“I’m asking that you would simply have no tolerance for misogyny and dismissiveness toward women in your spheres of influence. I’m asking for your deliberate and clearly conveyed influence toward the imitation of Christ in His attitude and actions toward women…I long for the day – have asked for the day – when we can sit in roundtable discussions to consider ways we might best serve and glorify Christ as the family of God, deeply committed to the authority of the Word of God and to the imitation of Christ.”

I strongly encourage you to read her entire post here.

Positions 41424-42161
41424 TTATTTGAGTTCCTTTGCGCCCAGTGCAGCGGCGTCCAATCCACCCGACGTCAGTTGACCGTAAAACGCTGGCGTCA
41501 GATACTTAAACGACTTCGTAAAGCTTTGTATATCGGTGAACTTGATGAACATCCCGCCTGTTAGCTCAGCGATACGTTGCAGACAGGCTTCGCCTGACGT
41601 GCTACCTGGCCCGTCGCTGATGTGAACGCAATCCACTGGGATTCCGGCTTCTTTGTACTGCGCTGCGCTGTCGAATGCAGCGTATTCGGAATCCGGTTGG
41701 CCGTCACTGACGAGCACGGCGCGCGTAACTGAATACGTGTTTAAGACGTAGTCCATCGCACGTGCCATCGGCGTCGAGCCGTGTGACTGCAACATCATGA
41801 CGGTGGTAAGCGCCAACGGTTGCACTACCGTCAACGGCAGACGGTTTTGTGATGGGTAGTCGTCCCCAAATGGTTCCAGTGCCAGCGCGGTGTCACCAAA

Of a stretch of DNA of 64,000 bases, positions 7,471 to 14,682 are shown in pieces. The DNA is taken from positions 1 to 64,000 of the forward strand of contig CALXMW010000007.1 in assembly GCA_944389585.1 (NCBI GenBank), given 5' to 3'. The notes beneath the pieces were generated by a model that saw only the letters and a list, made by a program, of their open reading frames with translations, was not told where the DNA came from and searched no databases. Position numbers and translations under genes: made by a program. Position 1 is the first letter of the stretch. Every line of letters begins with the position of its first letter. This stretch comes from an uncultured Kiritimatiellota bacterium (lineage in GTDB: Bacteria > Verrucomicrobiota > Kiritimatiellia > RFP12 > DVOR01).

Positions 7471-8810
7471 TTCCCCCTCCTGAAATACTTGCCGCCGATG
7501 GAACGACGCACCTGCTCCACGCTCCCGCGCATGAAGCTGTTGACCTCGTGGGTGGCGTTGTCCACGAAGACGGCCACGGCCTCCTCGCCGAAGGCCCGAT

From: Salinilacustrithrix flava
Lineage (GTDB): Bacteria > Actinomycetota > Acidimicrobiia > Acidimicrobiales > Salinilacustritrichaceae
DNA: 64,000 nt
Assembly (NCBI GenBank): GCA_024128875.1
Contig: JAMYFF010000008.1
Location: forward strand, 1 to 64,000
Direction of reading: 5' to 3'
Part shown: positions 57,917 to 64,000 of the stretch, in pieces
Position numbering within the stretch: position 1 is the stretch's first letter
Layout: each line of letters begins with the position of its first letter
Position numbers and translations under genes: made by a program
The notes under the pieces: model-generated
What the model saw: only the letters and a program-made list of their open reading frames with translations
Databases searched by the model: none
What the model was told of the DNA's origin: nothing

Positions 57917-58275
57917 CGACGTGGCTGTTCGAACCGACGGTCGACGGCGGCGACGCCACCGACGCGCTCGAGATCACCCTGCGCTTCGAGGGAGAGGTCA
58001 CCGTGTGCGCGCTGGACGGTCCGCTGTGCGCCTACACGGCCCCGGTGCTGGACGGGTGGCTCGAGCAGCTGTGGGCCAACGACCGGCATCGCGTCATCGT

If you say, like I did, ‘I don’t need this conversation’, then, with all respect, you might need it more than most.  You, like me, might be blinded by your own naiveté.  Ask some women around you to sit down and ask them questions, like I did of that panel.  Don’t be defensive and don’t get political.  This isn’t a conservative or liberal thing.  There’s no hidden agenda, except to learn from each other so that we can achieve the intent of Galatians 3:28 and live it out fully.  I think you’ll be shocked by the stories you hear.  I know I have been.  I didn’t have to search through a bunch of women to find a small minority who could testify to being devalued.  Almost everyone woman I talked to had a personal story about it.  I was shocked.  Sometimes I cried for them.  Sometimes, the emotion was remorse at my own ignorance.  Shame on me for being silent for so long.  Shame on me for burying my head in the sand.